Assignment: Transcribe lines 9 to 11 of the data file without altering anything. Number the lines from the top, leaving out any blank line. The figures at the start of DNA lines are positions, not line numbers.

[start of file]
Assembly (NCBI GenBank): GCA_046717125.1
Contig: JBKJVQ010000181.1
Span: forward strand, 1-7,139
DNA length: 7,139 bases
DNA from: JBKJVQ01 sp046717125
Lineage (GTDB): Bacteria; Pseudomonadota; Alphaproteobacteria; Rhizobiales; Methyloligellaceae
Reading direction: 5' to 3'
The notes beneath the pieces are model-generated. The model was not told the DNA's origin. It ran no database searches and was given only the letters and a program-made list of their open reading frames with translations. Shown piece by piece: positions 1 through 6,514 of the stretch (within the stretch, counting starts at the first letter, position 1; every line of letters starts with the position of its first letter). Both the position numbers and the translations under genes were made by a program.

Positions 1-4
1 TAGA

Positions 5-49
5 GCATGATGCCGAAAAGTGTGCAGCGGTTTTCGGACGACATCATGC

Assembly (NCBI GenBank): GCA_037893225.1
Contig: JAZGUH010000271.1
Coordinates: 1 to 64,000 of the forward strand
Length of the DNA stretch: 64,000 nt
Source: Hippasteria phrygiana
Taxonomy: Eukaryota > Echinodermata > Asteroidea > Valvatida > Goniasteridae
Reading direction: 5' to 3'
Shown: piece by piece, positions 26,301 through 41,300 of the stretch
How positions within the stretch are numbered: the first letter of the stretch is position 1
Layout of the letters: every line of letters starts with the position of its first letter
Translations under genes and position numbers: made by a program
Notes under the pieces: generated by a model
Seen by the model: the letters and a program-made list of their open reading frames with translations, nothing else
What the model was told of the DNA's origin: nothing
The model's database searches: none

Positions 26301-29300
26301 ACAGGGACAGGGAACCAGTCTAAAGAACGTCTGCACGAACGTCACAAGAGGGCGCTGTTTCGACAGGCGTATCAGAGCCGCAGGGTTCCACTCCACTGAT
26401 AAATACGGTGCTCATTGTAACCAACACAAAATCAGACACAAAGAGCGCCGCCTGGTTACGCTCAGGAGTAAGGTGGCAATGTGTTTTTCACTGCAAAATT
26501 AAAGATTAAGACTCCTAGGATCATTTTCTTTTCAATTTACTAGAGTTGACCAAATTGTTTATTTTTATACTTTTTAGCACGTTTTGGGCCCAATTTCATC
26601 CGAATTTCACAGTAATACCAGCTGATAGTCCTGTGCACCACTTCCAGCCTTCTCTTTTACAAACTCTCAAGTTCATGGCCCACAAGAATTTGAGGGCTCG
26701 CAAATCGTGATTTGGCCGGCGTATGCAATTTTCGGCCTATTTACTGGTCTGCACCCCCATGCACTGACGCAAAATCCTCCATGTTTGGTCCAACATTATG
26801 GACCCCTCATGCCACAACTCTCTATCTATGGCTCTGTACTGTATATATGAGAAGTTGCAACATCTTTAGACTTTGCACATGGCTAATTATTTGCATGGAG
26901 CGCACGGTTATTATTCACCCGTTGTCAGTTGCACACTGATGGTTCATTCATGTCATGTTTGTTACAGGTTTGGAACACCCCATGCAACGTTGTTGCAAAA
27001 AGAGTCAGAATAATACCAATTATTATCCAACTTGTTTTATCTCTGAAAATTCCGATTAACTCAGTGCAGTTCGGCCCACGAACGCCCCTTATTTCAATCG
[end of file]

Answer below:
Positions 1-4
1 TAGA

Positions 5-49